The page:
An extrapolation of the accepted guidelines for delineation of the breast and lymphatic regions from the contouring guidelines as proposed by the ESTRO and PROCAB groups21,22,23,24 was used as there are no generally accepted guidelines for delineation in prone position. The axillary levels I-II-III (LNN I, LNN II and LNN III), the supraclavicular fossa (LNN IV) and internal mammary nodes (LNN MI) were delineated separately, resulting in 5 separate nodal regions. The heart and left anterior descending coronary artery (LAD) were delineated in accordance with guidelines proposed by Feng et al.25. The contralateral breast was delineated up to the skin. Where OARs were not visible on certain CT-slices, interpolation was used. Because all images were acquired within the same session without repositioning, rigid co-registration by DICOM coordinates was performed. This way, the co-registration resembles what happens during a treatment fraction. As this is part of our regular patient flow for WBI patients, delineations were first performed on the FTBH scan, and subsequently were copied to the BH scan and adapted where necessary. This process was repeated between the BH and the RBH scan. All registrations and delineations were performed using RayStation 9 (RaySearch Laboratories, Stockholm, Sweden).

Overlap indicators

After contouring the TVs and OARs, we performed a paired comparison of the total volumes of the breast, individual nodal regions, heart, LAD, and contralateral breast between BH and RBH scans, and between FTBH and BH scans. We assessed the spatial overlap between contoured volumes on different scans using the Dice similarity coefficient (DSC)26 and the overlap index (OI)14. Both have been used to describe reproducibility and accuracy of delineation.

The DSC is defined as follows:

$$DSC= \frac{2 \times (A \cap B)}{A+B}$$

whereas the OI is defined as:

$$OI =\frac{A\cap B}{A}$$

In both formulas, A is the volume of a contoured region on one scan, and B is the volume of the same contoured region on another scan. Data were obtained through the scripting module provided with RayStation 9 after co-registration and contour verification.

These numerical values are a surrogate of the clinical relevance of reproducibility. Therefore, we also investigated dosimetry on these scans to assess the impact of the observed overlap indicators.

Dosimetric estimation of clinical relevance of intra-fraction motion

Because we investigate BH robustness, a treatment plan was made for the BH scan for each patient using a previously described technique9,12,16. In short, treatment is designed using multiple short non-coplaner VMAT arcs. Figure 1 from Speleers et al.16 shows the beam angles used. The linear accelerator for which the treatment was planned is an Elekta Synergy (Elekta, Stockholm, Sweden) The treatment beams for this initial plan were transposed by copying the machine instruction file to the FTBH scan. The dose was then recalculated without re-optimization on the FTBH scan to assess the effect of FTBH. The same was done on the RBH scan to assess the reproducibility of RBH. A separately measured electron-density table was used for dose calculation on the low-dose CT.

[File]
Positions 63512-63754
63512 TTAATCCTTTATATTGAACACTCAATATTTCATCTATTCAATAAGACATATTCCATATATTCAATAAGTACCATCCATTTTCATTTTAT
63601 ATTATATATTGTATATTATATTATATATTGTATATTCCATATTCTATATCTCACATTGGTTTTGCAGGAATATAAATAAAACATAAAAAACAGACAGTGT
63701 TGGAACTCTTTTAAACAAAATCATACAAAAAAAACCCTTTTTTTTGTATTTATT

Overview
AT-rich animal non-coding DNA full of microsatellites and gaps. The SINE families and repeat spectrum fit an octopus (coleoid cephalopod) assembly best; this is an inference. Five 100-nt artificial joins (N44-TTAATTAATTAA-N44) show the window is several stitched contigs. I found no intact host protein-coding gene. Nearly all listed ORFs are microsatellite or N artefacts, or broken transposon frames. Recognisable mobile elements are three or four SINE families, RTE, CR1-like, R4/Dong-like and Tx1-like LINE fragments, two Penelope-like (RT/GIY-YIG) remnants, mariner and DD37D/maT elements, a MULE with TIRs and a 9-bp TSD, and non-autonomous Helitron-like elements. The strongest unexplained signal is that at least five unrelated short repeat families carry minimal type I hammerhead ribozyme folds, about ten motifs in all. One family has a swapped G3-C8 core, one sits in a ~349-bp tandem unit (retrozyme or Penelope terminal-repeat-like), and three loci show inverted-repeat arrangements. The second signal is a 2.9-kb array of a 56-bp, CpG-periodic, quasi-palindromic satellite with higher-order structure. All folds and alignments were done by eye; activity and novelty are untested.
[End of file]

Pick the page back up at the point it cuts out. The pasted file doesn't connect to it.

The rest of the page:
Data analysis

Data was analysed using R version 4.1.1, using two-sided paired significance testing with an α-level of 0.05.


Absolute volumes

Paired T-tests showed a significant absolute volume difference for the contralateral breast, heart, lungs and level II (P < 0.05) between BH and FTBH scans. Only left and right lung volume was significantly different between BH and RBH scans. Table 1 shows the mean volumes and standard deviation for each of the delineated regions of interest (ROIs) on the different scans.

Table 1 Mean volume ± standard deviation (sd) in milliliter for each delineated volume on all scans.

Overlap measurements

Figure 1 shows a boxplot of OI and DSC for the different ROIs in the different breathing settings. Regarding OARs, LAD, esophagus and thyroid showed more variability in OI and DSC than the other OARs. For TVs, OI and DSC varied more prominently. All ROIs with smaller volumes show higher overlap discrepancies. OI and DSC show a high correlation (Pearson’s r = 0.98, R2 = 0.95).

Figure 1
figure 1

Boxplot of the overlap measurements for targets and organs at risk for the repeated breathhold and failure to breathhold setting. The top row shows target volumes and the bottom row shows OARs, while the first column shows the situation for repeated breathhold and the second column shows the situation for failure to breathhold. Whiskers show 1.5 * interquartile range, outliers plotted as dots. Overlap index is consistently higher than Dice similarity coefficient for the same ROIs in the same breathing phase setting. Small volumes have poorer overlap measurements. This is especially visible in failure to breathhold setting.

Beam transposition

DVH parameters for TVs are reported in Table 2 and for OARs in Table 3. Figures 2 and 3 show mean DVH curves for TVs and OARs, respectively. The TVs showed no significant dosimetric differences for RBH. In FTBH, there were numerically significant but clinically less relevant dosimetric differences for CTV WBI, LNN III and LNN IV. Larger differences were apparent in D95 and D98 of LNN II and LNN MI, which were also significantly reduced in FTBH (Table 2). We report dose to the LNN I region, but did not include this region as a TV.

Table 2 Target volume dose parameters after transposition of breathhold plan (BH) to repeated breathhold (RBH) and failure to breathhold (FTBH) CT anatomy.
Table 3 Organ at risk dose parameters after transposition of breathhold plan (BH) to second breathhold (RBH) and failure ot breathhold (FTBH) CT anatomy.
Figure 2
figure 2

Dose-volume histogram showing mean (of patients) minimum dose received by given percentage of target volume. Almost all lines overlap, indicating the robustness of a photon radiotherapy treatment: only the internal mammary nodes (LNN MI) experienced higher dose inhomogeneity and underdosage in failure to breathhold anatomy. The vertical interrupted line represents 95% of the prescription dose.

Figure 3
figure 3